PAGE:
Back in July, the government announced changes to eviction processes in England and Wales.
These temporary measures aim to help the courts cope with the influx of possession proceedings once the ‘eviction ban’ is lifted on 23rd August 2020.
The changes include claimants needing to issue a “reactivation notice” to resume halted evictions and will be effective until March 28th 2021.
Why are there changes to eviction proceedings?
Changes have been made to the Civil Procedure Rules 1998 to ease the “increasing volume” of evictions expected once the 5-month ‘ban’ is ended.
The amendments intend to “promote best practice and consistency in and related to possession proceedings in the continuing context of the pandemic and the economic situation”.
The measures have been brought in with “practical issues” in mind, such as pre-action conduct, case management, remote-working and social distancing,
The government have also taken into account the position of “tenants, landlords, lenders, local authorities and other court users” with special regard for those who are particularly vulnerable.
What are the changes?
NOTE: For clarity, a ‘claimant’ would typically be the landlord and the ‘defendant’ would be the tenant.
Reactivation notices – If a claimant wishes to resume halted proceedings, they must inform the court and the defendant in writing with a “reactivation notice”.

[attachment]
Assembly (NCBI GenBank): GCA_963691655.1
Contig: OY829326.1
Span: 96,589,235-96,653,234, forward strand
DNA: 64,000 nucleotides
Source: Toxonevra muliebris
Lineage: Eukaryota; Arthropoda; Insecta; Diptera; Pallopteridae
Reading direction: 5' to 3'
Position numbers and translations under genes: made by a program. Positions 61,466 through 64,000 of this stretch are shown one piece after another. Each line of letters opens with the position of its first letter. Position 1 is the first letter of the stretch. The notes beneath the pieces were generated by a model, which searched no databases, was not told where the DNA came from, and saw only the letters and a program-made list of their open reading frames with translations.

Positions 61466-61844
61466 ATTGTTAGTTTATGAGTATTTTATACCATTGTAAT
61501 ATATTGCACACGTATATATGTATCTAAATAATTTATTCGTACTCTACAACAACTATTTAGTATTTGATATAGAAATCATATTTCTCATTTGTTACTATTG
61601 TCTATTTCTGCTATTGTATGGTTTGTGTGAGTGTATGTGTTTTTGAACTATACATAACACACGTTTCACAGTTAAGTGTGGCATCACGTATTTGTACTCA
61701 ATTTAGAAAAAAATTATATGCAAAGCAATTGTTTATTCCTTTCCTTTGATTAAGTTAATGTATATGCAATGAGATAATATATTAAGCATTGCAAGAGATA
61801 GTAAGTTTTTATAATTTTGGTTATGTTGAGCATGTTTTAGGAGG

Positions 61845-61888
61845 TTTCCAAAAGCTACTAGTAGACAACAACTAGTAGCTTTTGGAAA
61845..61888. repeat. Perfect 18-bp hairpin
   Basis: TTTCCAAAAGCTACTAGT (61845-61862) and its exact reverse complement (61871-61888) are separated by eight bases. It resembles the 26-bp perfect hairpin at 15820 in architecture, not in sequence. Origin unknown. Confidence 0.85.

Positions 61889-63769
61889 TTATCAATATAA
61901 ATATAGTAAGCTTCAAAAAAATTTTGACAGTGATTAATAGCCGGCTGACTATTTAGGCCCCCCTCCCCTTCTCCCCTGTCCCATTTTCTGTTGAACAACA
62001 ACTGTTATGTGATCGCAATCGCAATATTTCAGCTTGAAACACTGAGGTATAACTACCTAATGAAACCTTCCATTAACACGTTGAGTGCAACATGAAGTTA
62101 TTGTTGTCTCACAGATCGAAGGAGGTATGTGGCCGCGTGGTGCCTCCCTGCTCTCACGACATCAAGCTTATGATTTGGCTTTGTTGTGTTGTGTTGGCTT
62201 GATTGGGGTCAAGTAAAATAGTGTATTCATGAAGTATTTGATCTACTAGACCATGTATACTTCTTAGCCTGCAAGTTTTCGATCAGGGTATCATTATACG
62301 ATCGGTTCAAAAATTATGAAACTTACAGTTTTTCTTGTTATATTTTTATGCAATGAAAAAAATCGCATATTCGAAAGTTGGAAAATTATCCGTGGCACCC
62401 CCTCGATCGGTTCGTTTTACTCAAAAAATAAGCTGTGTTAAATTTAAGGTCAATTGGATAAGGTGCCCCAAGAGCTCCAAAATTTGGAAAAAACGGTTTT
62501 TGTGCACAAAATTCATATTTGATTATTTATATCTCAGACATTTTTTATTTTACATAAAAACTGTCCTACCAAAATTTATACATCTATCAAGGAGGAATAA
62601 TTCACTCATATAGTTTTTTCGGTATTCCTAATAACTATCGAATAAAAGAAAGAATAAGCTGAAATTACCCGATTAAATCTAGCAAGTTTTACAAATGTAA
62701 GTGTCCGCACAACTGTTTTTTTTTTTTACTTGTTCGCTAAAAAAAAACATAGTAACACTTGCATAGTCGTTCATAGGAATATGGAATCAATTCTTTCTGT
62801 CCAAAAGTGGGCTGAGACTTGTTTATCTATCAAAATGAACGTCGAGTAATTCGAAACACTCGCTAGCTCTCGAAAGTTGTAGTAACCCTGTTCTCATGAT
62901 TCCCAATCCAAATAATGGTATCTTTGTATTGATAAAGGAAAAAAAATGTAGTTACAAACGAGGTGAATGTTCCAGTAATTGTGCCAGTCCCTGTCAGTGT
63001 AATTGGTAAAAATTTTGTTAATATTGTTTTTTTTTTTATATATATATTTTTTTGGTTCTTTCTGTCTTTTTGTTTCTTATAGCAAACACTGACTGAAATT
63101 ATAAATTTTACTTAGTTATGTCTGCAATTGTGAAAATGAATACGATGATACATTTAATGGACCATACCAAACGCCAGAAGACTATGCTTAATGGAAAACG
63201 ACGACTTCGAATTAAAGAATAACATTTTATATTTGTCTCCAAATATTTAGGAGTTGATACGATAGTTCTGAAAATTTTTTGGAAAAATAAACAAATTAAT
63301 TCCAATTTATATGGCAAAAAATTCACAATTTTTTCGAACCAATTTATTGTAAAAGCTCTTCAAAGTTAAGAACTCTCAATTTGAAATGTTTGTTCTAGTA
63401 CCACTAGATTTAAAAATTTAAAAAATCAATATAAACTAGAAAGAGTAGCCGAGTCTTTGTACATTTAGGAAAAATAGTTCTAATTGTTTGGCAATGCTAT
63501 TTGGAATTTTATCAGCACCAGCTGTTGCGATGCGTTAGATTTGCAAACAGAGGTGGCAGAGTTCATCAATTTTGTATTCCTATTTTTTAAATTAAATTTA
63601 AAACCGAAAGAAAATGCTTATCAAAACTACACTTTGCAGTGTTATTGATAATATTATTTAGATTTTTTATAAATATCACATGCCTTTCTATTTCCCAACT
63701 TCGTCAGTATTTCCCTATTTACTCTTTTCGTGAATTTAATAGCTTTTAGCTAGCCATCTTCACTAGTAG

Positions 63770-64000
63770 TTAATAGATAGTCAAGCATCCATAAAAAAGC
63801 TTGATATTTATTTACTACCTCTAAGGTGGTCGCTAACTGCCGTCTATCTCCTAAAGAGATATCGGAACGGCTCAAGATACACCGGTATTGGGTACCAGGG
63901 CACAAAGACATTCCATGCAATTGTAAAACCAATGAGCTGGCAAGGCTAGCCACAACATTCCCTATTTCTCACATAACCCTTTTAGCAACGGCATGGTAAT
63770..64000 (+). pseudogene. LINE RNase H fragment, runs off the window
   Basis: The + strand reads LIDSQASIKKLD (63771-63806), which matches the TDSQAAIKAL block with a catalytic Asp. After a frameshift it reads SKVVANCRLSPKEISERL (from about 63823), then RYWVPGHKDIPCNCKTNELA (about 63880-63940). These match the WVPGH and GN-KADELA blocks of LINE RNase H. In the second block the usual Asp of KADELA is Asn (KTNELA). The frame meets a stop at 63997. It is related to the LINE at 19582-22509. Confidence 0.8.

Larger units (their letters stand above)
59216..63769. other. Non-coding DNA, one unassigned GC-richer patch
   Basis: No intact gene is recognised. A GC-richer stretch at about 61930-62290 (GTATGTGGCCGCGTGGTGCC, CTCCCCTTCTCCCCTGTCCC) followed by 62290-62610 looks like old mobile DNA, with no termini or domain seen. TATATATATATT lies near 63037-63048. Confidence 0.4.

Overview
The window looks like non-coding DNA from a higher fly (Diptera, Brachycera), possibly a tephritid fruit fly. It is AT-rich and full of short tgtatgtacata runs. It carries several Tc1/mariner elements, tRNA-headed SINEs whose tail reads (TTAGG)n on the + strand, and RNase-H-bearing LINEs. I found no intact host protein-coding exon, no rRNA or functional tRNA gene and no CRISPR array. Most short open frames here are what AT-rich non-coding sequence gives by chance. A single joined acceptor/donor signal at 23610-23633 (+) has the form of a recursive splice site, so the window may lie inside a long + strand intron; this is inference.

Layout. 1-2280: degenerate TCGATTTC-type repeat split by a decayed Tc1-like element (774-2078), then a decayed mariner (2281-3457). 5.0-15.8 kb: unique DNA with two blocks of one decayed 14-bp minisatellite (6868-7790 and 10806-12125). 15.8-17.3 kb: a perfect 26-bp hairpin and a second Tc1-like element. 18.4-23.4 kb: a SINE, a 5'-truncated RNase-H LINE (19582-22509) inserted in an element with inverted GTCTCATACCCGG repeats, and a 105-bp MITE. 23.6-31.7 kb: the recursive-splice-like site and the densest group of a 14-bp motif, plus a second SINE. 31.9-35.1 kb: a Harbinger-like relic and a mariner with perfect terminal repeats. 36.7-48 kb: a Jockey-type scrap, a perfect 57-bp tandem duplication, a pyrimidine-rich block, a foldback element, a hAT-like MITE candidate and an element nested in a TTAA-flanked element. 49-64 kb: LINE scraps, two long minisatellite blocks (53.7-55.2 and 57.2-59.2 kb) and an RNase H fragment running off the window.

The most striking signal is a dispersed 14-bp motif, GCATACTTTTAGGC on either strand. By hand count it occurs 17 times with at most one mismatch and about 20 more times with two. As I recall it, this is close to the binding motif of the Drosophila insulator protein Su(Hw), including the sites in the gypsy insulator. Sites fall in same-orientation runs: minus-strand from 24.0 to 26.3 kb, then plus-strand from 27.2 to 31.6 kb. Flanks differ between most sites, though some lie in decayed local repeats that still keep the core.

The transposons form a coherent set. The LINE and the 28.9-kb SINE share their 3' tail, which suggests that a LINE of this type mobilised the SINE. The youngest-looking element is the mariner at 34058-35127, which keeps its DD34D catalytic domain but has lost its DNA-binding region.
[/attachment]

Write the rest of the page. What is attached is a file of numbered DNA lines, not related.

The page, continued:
If a claim is not reactivated by 29th January 2021, the case will be automatically stayed.
Providing relevant information – Claimants must also provide relevant information about the defendant’s circumstances – such as the effect of the pandemic of the defendant and their dependants. This will help the court regard “vulnerability, disability, social security position and those who are shielding”.
Dates fixed by the courts – Courts will fix a date either on or after the issue of a claim so that hearings will be spread out and ‘bunching’ will be avoided.
8-week wait period suspended – The standard period between the issue of a claim form and a hearing (usually not more than 8 weeks) has been suspended to spread of hearings appropriately and reduce court capacity.
Arrear evidence in advance – Claimants will be required (as far as practicable) to produce a full arrears history in advance rather than at the hearing.
These measures will be in place in England and Wales until 28th March 2021 and may be reviewed by the government beforehand.
£50,000 of legal protection is included in all our rental plans (starting from £39 a month).
Extended eviction ‘ban’ in Scotland
The Scottish government have extended their protection for renters until 28th March 2021. This means Scottish tenants cannot be evicted on the grounds of rent arrears.
Nicola Sturgeon says the extension “underlines the continuing commitment of the government to do everything we can to protect tenants and also prevent people becoming homeless as a result of this pandemic”.
6-month eviction notices in Wales
In Wales, eviction notice periods have been extended to 6 months until Wednesday 30th September 2020.
Housing Minister Julie James MS has said that the changes hope to “increase security and reduce anxiety” for tenants, but Ben Beadle, chief executive of the NRLA, has called the ruling “a real hammer blow to landlords in Wales”.
Read more about 6-month eviction notices in Wales here.
What are your thoughts on the changes to evictions proceedings in England, Scotland and Wales? Let us know in the comments below.